With Magnificent Jewels auction season underway I thought I’d clarify what this term means in the context of jewelry auctions. When major auction houses hold jewelry auctions the terms “Magnificent Jewels”, “Important Jewels”, and “Fine Jewels” are used to describe them. While, on the one hand, these terms are adjectives that describe the jewelry being auctioned, the auction houses are really referring to the monetary value of the jewelry being auctioned without being so gauche as to say it outright.
According to an article in Gems and Gemology, the magazine of the Gemological Institute of America, starting the late 1970’s Christies and Sotheby’s developed a hierarchy for these auctions. From highest to lowest value they are:
Magnificant Jewels – These sales include jewelry and gemstones that can sell for millions of dollars and include major pieces, sometimes from famous owners. For example at the recent November 2014 Sotheby’s Magnificent Jewels auction in Geneva the top lot was the “Graff Ruby” a 8.62 carat stone that sold for $8.6 million although there were many lots that sold for as “little” as the low 10’s of thousands of dollars. One of my favorites from Christie’s November Magnificent Jewelrs was a stunning Art Deco diamond and pearl necklace that sold for $5.2 million, over five times its estimate.
Very Important Jewels and Important Jewels – While these are two different categories, in practice “very important jewels” and “important jewels” often seem to get lumped together into “important jewels” auctions. For example at Sotheby’s September 2014 Important Jewels auction the top lot was a pair of diamond pendant earrings that sold for $1.5 million. However at this auction there were also many lots that sold in the four figures.
If I were rich enough to be shopping at these top-end auctions, I find that there are more items to my liking at Important Jewels than at Magnificent Jewels. For instance, at Christie’s November 2014 Important Jewels auction this magnificent Cartier Art Deco citrine bracelet sold for $80K. Though not of particularly high intrinsic value (the term used to describe the value of the precious metals and gemstones used) the use of color and geometry is exquisite.
Fine Jewels – At these auctions items can sell for a few thousand dollars to tens of thousands. Splendid antique and vintage jewelry will often be sold in these auctions. For instance an important collection of cameos and intaglios was for sale at Bonham’s London Fine Jewels auction in September 2014. This collection included items dating back to the 4th century BC and with estimates of 1-5,000 pounds were affordable for middle class buyers. The Jewelry Editor, one of my favorite jewelry websites, did a wonderful write-up about this collection.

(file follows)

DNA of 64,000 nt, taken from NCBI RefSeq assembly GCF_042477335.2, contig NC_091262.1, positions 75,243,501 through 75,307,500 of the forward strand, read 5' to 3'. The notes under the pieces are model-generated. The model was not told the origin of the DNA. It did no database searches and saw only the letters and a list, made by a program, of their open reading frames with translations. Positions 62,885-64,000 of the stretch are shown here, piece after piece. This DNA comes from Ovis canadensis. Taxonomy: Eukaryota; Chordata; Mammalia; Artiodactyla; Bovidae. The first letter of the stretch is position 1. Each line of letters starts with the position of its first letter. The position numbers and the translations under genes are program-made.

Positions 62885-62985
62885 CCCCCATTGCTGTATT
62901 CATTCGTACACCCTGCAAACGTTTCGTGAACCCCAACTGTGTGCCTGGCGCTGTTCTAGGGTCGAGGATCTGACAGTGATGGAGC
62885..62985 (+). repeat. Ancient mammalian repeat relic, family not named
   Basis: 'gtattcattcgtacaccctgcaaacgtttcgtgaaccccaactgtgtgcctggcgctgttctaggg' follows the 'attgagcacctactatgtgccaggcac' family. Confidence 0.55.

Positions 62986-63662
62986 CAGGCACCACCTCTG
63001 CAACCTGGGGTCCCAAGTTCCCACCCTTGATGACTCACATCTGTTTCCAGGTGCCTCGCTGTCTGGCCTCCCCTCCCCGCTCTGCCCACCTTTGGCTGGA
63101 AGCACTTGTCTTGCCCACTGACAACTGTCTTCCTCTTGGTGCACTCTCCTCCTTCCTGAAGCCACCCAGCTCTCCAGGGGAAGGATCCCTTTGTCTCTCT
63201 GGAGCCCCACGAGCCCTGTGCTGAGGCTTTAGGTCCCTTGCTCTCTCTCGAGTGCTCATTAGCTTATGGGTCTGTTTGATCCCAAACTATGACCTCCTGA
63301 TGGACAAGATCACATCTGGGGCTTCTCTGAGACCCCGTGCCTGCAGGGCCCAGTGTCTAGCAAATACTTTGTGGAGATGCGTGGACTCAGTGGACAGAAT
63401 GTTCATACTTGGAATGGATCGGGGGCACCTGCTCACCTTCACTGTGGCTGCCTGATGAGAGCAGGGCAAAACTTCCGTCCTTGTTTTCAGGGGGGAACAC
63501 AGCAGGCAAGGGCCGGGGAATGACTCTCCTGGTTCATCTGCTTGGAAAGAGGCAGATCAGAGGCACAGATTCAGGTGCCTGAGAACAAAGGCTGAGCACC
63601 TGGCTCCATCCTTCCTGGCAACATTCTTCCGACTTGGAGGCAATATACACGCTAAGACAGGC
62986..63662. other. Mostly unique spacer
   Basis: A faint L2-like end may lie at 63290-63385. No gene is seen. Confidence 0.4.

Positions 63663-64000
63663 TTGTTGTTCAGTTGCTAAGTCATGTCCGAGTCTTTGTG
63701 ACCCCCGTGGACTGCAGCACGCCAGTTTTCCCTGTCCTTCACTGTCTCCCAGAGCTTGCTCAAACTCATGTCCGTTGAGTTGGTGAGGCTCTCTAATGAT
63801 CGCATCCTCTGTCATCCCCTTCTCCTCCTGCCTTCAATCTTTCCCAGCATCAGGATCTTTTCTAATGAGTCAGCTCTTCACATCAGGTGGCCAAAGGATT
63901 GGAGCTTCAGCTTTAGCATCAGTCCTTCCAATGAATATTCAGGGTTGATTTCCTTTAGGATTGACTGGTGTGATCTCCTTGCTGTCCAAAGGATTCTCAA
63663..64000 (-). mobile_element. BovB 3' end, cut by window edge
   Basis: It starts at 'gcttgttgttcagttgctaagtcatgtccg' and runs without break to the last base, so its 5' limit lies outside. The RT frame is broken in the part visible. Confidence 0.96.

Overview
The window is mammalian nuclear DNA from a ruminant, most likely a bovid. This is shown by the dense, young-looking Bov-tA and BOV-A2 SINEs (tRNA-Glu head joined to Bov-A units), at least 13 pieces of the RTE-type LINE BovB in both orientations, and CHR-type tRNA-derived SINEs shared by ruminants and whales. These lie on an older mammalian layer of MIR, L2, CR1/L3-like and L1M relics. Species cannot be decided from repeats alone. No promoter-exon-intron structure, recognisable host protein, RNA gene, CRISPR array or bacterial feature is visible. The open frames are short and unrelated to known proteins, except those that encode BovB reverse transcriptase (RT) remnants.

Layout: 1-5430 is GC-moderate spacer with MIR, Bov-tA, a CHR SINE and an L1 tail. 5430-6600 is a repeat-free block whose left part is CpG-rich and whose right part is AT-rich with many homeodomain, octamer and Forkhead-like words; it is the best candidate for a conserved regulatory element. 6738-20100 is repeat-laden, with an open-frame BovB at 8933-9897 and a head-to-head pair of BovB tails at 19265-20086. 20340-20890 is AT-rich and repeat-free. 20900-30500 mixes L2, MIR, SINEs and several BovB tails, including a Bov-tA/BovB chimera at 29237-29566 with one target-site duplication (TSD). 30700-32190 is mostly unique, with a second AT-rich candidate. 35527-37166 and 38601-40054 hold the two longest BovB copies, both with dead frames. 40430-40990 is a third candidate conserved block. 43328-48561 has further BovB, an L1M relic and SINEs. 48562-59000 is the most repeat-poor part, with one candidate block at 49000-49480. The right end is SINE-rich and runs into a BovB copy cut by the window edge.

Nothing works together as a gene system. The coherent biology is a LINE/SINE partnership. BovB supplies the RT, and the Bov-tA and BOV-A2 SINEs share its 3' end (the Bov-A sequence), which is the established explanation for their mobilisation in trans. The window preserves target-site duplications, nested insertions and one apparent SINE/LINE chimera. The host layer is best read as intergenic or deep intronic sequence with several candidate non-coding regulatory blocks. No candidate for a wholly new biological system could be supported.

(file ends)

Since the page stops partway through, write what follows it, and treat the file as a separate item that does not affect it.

There’s also another category that is occasionally used called “Noble Jewels” which is literally what it sounds like: jewels that have been owned by royalty. In practice however, “noble jewels” usually get assigned to an auction based on their value . The exception is if those nobles are also celebrities, in which case they might warrant a stand-alone auction, as in the case of the Duke and Duchess of Windsor; other well-known auctions of (non-royal) famous people included Jackie Kennedy Onassis, Elizabeth Taylor, and Andy Warhol.
At these auctions items of little value can sell for far more than their intrinsic value because of their provenance; it seems many people are willing to pay a premium to own a piece of fame. For instance, at the auction of Jackie Kennedy Onassis’s estate, a faux pearl necklace sold for over $200,000! And this was back in 1996 when $200K could buy a house in the Bay Area.
Of course, gorgeous jewelry is available at many other auction houses and these regional auction houses are terrific places to buy jewelry (as well as antiques and useful household goods). Some auction houses hold stand-alone jewelry auctions, others auction jewelry as part of their general estate auctions. I attend several monthly auctions in the Bay Area to find items for my Ruby Lane shop. For novices who have never attended an auction, I’ve also written a SnapGuide to walk you through the auction process.Shareby